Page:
As regards Boko Haram, the group operates in three states of northern Nigeria, as well as in Chad and Cameroon. It also maintains longstanding relations and cooperation with Al-Qaeda in Maghreb and similar groups in Mali.
In Libya, the presence and expansion of Islamic State has opened a new chapter in arms trafficking in many African states.
This transnational character facilitates operations of organised crime networks. The close relations between jihadists and mafia groups are well known. The trafficking of human beings, drugs, weapons, cigarettes and other contraband goods, as well as poaching and wildlife trafficking, is a lucrative business for Al-Shabab and Al-Qaeda in the Maghreb. Since military intervention has not brought about any solution, the situation in 2016 could become worse. Despite its heroic efforts, the African Union’s presence in Somalia failed because the governments and the local military and police have not managed to profit from the support of Somalis.
In Nigeria, despite the military’s large operation in the northern Muslim states, the local population continues to consider them as the enemy. The Nigerian military has been accused of carrying out massacres on the same level as the deadly Boko Haram.
In Mali, France’s intervention in 2013 failed to create a safe environment and the jihadists are now back.
In Libya, there is still chaos and anarchy.
In 2016, the four ‘Islamic States’ in Africa will continue to pose major security threats.
Libya, Niger and Chad have become a free natural corridor for smuggling migrants, illicit goods and weapons. Jihadist positions in Libya, which is an oil-rich country, will be hardly defended by Islamic State.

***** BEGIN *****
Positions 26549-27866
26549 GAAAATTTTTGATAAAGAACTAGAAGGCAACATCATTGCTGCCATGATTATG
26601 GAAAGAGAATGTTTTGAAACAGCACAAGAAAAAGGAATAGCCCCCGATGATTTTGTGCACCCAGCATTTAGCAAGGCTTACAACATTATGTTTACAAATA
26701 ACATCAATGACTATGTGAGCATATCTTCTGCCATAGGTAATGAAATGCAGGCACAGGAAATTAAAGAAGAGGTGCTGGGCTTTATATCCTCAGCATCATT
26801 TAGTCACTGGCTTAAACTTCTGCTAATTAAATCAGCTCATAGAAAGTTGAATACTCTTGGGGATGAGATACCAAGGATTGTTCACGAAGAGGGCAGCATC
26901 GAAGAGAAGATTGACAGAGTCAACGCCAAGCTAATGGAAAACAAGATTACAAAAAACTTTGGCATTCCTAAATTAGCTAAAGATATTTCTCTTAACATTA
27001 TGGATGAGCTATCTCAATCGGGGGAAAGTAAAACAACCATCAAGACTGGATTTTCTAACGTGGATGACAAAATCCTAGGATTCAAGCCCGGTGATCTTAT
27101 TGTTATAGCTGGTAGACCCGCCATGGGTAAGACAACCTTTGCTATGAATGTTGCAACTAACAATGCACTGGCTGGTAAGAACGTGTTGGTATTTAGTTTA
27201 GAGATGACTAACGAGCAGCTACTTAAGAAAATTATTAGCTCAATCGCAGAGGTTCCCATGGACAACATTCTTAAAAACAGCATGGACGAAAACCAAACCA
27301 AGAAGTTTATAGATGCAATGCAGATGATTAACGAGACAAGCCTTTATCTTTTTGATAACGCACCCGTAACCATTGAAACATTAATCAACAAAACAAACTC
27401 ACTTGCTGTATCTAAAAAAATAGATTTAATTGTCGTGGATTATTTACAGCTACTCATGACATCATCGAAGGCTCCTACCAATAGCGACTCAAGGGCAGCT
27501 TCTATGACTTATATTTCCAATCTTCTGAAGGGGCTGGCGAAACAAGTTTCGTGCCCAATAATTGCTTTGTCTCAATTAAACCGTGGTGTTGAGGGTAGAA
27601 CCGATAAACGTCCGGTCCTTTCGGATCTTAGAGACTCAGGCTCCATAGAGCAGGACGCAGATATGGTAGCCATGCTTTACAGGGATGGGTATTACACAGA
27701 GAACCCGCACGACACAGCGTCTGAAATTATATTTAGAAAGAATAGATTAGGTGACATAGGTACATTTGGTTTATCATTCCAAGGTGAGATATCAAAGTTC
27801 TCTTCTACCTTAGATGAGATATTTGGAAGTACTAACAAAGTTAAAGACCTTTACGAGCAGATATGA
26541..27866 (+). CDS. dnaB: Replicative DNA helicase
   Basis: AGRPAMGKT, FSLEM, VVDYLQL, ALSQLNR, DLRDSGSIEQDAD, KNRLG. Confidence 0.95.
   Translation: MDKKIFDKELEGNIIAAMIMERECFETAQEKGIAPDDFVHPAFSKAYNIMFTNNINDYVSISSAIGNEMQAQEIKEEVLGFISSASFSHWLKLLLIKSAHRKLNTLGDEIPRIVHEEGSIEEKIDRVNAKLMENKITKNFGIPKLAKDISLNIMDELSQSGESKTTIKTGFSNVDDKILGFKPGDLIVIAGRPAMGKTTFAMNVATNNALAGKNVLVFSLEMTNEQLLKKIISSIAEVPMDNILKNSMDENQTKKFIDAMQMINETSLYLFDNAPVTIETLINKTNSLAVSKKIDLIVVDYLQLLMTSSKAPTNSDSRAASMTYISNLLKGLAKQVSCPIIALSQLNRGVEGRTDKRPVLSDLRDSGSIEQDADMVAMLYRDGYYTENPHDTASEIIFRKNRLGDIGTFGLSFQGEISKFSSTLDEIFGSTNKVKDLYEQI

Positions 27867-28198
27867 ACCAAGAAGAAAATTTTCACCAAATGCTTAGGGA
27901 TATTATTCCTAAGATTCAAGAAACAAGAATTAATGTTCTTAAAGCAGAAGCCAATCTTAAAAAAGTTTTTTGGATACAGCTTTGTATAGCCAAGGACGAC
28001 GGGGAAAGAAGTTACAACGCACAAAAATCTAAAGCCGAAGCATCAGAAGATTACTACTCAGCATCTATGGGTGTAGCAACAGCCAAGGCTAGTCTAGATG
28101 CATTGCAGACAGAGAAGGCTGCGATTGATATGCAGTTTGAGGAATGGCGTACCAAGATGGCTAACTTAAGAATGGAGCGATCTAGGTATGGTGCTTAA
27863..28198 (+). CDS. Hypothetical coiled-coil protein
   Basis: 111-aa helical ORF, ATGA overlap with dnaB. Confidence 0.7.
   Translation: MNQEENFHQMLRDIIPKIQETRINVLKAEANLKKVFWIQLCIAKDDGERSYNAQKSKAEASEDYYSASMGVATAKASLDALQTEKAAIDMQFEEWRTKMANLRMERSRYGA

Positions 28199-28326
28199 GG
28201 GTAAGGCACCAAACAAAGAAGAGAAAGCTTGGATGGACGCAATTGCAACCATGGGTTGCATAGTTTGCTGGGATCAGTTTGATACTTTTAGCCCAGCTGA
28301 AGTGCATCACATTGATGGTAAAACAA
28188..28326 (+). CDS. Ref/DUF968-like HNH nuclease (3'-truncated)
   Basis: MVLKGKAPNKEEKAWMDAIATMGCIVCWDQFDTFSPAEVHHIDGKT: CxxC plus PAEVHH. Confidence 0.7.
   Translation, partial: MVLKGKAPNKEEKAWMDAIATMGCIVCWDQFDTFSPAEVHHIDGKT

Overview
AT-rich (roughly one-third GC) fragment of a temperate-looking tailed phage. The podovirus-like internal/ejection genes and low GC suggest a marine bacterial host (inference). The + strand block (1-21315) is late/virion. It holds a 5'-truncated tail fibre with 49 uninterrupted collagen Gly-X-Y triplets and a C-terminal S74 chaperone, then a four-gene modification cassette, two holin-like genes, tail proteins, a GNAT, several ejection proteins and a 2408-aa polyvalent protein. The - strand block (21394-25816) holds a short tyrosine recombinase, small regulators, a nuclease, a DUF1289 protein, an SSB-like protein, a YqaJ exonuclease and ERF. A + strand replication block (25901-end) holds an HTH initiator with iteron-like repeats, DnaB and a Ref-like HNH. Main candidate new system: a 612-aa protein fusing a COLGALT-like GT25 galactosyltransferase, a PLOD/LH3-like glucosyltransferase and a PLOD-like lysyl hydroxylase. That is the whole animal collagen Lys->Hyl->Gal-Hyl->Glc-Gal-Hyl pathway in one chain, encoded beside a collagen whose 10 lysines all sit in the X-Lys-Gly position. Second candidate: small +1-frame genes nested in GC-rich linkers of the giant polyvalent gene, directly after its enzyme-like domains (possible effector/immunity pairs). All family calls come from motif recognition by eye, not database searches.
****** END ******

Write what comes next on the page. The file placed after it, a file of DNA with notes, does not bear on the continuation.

Somalia’s ‘Islamic State’ is threatening Kenya and Uganda and will continue to be a player in Yemen.
Nigeria’s jihadists could expand their operations and recruitment base in neighbouring countries where poverty, corruption and weak state structures exist. The continuous crisis in Nigeria, which is the richest and most populous country in Africa, could provoke centrifugal tendencies in non-Muslim areas like Biafra or even a new wave of disorder in Niger Delta.
Mali will continue to be one of the three principle routes for Colombian cocaine to Europe, as well as people smuggling and trafficking of contraband cigarettes and other goods.
If this environment in the African areas where ‘Islamic States’ are active is not drastically changed, 2016 will be a year marked by jihadist actions.
Western efforts trying to address the situation need to understand that strict control over any financial or humanitarian aid is necessary because local leaderships are corrupt. It is also important to understand that these local situations are the key reason Salafist Islam is so successful in some parts of Muslim Africa.
For all these reasons, military intervention should only be part of further action needed to convince the local populations that the alternative being proposed to them is more effective and more attractive for their future.